Credit: Glen Ridge Public Library
In Essex County, New Jersey, a debate over library books has gripped the town of Glen Ridge. Not unlike other spots across the country, there’s disagreement amongst parents as to what reading materials are appropriate for children – especially concerning topics like sexuality, LGBTQ relationships, critical race theory, and other controversial subjects.
Glen Ridge, a commuter town of 7,700 people, is a leafy suburb known for its strong school system. Last year, a group of parents comprising Citizens Defending Education Glen Ridge raised objections with the Glen Ridge Public Library’s administration. Specifically, they highlighted six books they thought should be considered for removal: All Boys Aren’t Blue by George M. Johson, Here and Queer by Rowan Ellis and Jacky Sheridan, It’s Not the Stork by Robie H. Harris and Michael Emberley, It’s Perfectly Normal by Robie H. Harris and Michael Emberle, This Book is Gay by James Dawson, and You Know, Sex by Cory Silverberg.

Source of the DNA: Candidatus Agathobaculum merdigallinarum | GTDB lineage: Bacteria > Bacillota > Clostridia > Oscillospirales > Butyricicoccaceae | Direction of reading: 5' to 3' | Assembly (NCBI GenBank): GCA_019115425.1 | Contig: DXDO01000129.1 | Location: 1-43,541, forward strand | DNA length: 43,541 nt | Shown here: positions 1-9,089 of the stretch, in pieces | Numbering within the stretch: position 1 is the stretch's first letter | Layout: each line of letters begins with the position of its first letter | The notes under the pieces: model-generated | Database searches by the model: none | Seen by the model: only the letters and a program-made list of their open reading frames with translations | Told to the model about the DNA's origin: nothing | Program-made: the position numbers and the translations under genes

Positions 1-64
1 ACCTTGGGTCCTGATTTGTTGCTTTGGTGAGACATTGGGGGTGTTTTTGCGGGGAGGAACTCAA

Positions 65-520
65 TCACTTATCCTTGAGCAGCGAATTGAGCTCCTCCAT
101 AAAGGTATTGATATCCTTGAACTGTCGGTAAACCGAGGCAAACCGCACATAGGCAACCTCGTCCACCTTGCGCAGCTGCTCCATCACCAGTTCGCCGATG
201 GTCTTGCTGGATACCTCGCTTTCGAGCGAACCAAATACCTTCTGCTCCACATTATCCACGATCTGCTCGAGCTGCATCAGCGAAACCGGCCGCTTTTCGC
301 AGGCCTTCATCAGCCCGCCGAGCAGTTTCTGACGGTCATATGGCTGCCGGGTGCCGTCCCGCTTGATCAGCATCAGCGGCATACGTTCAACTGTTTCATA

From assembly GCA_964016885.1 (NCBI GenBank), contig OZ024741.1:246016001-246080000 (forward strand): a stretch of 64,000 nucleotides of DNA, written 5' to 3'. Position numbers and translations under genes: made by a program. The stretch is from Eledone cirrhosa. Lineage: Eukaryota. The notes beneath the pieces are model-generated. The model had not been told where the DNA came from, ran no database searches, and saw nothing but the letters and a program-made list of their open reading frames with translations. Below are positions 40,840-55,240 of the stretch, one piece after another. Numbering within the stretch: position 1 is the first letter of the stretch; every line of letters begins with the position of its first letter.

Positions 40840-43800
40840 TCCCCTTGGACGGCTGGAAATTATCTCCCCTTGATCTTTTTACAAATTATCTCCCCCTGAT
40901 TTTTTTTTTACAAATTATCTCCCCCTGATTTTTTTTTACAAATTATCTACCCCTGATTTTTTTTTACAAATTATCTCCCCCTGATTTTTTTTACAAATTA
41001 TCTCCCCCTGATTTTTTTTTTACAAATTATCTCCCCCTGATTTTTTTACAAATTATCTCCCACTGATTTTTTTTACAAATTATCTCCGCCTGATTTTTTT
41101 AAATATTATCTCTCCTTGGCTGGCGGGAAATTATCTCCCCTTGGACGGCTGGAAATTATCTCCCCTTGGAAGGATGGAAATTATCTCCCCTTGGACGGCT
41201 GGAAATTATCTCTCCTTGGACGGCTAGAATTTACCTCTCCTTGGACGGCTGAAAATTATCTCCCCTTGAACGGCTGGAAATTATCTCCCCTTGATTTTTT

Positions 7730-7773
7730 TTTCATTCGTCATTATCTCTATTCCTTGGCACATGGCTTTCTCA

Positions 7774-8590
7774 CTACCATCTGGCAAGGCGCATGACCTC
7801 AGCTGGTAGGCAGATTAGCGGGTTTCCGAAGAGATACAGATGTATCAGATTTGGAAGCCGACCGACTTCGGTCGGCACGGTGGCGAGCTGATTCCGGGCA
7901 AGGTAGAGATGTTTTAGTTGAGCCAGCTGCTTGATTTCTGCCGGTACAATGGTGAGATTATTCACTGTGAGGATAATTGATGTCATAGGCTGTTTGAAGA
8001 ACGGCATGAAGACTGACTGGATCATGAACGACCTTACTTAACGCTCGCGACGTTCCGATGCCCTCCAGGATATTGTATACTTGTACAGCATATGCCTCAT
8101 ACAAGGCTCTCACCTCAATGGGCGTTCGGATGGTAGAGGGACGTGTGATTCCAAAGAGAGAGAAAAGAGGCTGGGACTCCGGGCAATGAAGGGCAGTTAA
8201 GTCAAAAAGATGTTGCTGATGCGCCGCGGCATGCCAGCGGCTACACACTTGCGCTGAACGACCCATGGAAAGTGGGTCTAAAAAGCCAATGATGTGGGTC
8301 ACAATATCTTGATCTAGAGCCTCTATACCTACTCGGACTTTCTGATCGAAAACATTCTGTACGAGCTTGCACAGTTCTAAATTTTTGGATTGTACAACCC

The original request to consider the book’s removal was denied, but an appeal was filed.
We had a chance to chat with Fran Deacon, a Glen Ridge resident and mother of three, and a member of Citizens Defending Education, Glen Ridge.
But Erin Ackerman, a mother in her own right who has kids in Glen Ridge schools, explained why she and other town residents think the books should stay.
The library’s board is holding a meeting Wednesday night where public comments will be heard, and ultimately a decision on the appeal is expected. In the meantime, the town has been divided by the issue with lawn signs visible that read “Glen Ridge United Against Book Bans” Members of Citizens Defending Education say they’ve received hate mail and veiled threats, including accusations of homophobia and white supremacy.